Friday, July 20, 2018

Surviving The Streets of Brazil...

Credit: Roney, a steet kid in Brazil
Trying to comprehend what this kid went through on the streets becomes an impossible, surrealistic task...
watch the video

“A childhood is not lived without consequences, among the poor Capitães de Areia boys. Even when afterwards you are to be an artist and not a thief, a murderer or a rascal.” – Jorge Amado

During the delicate phase of motivating children to leave the streets for good, their worries become our worries. Will they survive the time they will need to reach this important turning point in their lives? Each individual child hides an anonymous history, with debts that some day will need to be paid. For a child trying to survive the mean streets of the big cities in Brazil, he would be much safer riding a wild bull at rodeo.

Their involvement with the underworld and its multiple criminal activities guarantees that sooner or later these kids will end up spending a good part of their childhood in one of the infamous reform institutions or youth detention centres called Fundação CASA (earlier called FEBEM), or better known as “schools” for developing young, aspiring criminals! That is, if they don’t reach heaven’s doors first, as many of their colleagues inevitably will or already have done.

For any loving parent, who lives to protect and provide for their own kin, trying to comprehend what these kids go through on the streets becomes an impossible, surrealistic task. Trying to understand how anyone is capable of inflicting such terrible pain or even killing a child abandoned to the streets, is beyond any normal, caring citizen’s imagination.

Only a month after the incident and on observing the multiple scars left on his frail body, I could only imagine the intense battle Roney must have fought to avoid getting stabbed in a more “strategic” place by that butcher’s knife held in the hands of somebody far worse than any butcher you or I might happen to know. Had it not been for his well-trained agility, something most kids on the street possess as part of their survival game, I’m quite sure that the outcome of that situation would have ended up in the butcher’s favour. This time he went free, but alas, Roney’s luck would one day run out...

On listening to Roney tell his incredible stories would often make me question how on earth could any child, who knows and feels the pain inflicted by such episodes, still have the courage to carry on such a tormented lifestyle, especially when a positive alternative is close-at-hand. Then I would quickly remind myself of past experiences and realise the considerable amount of work that lies ahead of us if we are to counterbalance all that is negative in such a persecuted child’s young life.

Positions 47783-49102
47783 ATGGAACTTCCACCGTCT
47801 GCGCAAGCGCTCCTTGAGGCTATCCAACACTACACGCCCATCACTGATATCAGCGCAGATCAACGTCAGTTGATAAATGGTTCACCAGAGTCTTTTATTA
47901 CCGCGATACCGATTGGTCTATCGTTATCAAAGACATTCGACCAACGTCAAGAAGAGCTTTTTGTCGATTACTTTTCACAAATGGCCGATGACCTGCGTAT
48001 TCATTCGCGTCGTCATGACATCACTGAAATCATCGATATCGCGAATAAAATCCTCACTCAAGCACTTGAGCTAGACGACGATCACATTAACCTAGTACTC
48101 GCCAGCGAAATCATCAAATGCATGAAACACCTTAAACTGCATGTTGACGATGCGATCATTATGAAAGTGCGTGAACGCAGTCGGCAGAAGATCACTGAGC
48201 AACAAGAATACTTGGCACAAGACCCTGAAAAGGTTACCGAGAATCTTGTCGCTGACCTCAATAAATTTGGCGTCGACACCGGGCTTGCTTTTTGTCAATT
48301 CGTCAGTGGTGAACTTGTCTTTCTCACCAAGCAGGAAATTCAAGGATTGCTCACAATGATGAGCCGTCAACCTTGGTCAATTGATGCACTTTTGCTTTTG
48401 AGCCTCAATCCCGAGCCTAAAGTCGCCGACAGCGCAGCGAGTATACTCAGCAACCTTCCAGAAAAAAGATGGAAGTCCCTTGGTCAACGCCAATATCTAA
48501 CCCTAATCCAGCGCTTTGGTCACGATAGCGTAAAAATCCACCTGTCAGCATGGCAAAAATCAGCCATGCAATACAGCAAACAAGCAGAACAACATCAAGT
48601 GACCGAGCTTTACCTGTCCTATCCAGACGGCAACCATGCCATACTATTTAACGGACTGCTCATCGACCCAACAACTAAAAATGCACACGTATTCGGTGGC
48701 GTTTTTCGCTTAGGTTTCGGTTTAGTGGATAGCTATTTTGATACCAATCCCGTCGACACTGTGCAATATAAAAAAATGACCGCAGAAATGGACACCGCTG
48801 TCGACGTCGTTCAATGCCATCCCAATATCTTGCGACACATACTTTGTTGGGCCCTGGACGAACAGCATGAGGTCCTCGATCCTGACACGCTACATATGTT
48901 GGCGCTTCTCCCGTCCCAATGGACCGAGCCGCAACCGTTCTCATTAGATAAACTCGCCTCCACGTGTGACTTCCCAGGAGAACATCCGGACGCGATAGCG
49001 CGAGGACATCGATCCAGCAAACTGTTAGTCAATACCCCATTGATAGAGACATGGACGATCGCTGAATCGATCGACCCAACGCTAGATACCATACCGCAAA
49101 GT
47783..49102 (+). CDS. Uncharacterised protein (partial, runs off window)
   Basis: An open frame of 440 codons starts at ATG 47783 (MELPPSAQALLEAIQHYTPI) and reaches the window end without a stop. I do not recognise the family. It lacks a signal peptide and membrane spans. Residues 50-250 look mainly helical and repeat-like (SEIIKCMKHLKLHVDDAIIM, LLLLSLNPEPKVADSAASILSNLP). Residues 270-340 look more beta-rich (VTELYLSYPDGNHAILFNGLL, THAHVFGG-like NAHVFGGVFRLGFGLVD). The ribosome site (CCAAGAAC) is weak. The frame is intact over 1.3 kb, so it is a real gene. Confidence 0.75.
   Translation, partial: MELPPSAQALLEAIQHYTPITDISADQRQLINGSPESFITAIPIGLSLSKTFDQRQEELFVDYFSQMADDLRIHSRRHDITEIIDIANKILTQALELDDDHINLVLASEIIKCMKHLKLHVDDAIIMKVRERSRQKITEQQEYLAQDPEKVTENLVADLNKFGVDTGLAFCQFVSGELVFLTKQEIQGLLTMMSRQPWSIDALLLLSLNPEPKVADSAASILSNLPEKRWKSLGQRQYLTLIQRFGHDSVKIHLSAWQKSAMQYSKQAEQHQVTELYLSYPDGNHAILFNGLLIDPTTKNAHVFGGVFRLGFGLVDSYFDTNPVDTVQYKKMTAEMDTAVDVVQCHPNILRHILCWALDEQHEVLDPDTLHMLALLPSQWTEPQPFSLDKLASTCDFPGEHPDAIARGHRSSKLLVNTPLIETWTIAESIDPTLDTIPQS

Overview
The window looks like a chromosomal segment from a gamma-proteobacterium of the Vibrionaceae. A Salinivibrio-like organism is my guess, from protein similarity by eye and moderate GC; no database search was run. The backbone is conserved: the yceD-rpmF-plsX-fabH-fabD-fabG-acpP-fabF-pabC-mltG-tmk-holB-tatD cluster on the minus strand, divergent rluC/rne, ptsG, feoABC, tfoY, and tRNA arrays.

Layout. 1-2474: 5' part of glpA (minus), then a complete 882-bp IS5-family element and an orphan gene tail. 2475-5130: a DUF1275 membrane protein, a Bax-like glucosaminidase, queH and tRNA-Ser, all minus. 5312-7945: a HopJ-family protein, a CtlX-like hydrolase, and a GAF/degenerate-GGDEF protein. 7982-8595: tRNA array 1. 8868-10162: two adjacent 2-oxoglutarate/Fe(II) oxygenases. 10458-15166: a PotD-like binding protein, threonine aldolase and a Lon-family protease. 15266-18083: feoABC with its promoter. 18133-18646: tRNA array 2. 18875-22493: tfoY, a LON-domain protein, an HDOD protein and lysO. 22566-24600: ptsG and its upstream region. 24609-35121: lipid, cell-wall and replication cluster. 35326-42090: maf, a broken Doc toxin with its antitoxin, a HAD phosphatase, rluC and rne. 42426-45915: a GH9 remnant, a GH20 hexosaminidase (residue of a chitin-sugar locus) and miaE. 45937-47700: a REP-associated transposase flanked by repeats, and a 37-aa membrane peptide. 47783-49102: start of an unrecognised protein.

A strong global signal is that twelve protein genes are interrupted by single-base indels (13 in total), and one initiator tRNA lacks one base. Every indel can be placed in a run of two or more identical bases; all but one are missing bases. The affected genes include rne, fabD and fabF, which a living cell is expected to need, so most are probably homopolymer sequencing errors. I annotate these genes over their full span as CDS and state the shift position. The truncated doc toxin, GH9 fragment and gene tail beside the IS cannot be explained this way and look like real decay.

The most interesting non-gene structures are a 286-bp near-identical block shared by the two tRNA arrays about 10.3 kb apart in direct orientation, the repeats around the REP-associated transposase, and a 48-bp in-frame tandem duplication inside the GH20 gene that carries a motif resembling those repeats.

To facilitate their own vision, I try to get street kids to visualize their own lives as a set of weighing scales. On the one side there is a dish; overflowing with negative experiences, which represents their accumulated past..., on the opposite side, a rather empty dish, with plenty of space for the unknown; representing the many positive things yet to come... These scales in whole represent the constant battle they are fighting, between the good and the bad, and it is our job to counterbalance all those antagonising experiences by providing security through the loving and caring that any decent human being is capable of giving, combined with positive activities and basic norms for living a dignified lifestyle with necessary consequences, either positive or negative, depending on their own attitudes and actions.

As time passes, the rather empty dish on the one side of our imaginary scale begins to outweigh the heavier dish on the other side, because, as with the bad memories in life, nobody can take away from us the positive experiences that will always be guarded safely in our hearts.

Little by little, the good will try to overcome the bad, if not only in the imagination, ploughing the way to begin the real work recuperating a street child. If they will succeed during that long journey is quite another question……

About the Writer

Gregory John Smith is a writer for BrooWaha. For more information, visit the writer's website.
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2 comments on Surviving The Streets of Brazil...

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By Uttam Gill on December 08, 2011 at 05:22 am

So brutal this world can be...Kids are exposed to grave risk...Gregory...reading your articles I wonder that how this world is turning into...The juvenile delinquency is on increase...Poverty is the main cause...The whole system is rotting...No doubt love and care is very essential to nurture kids in the given hostile environment...The problem needs to be weeded out from roots...People like you with messianic fervour doing their best...Lot many needs to done...I pray for the safety of these kids...Let me tell you In India too the plight of kids from the downtrodden families is pathetic and they are also highly susceptible to criminal influence

Yes ultimately good will win over the bad

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By Gregory John Smith on December 09, 2011 at 04:14 pm

Following up on this story, please read my Last Conversation...

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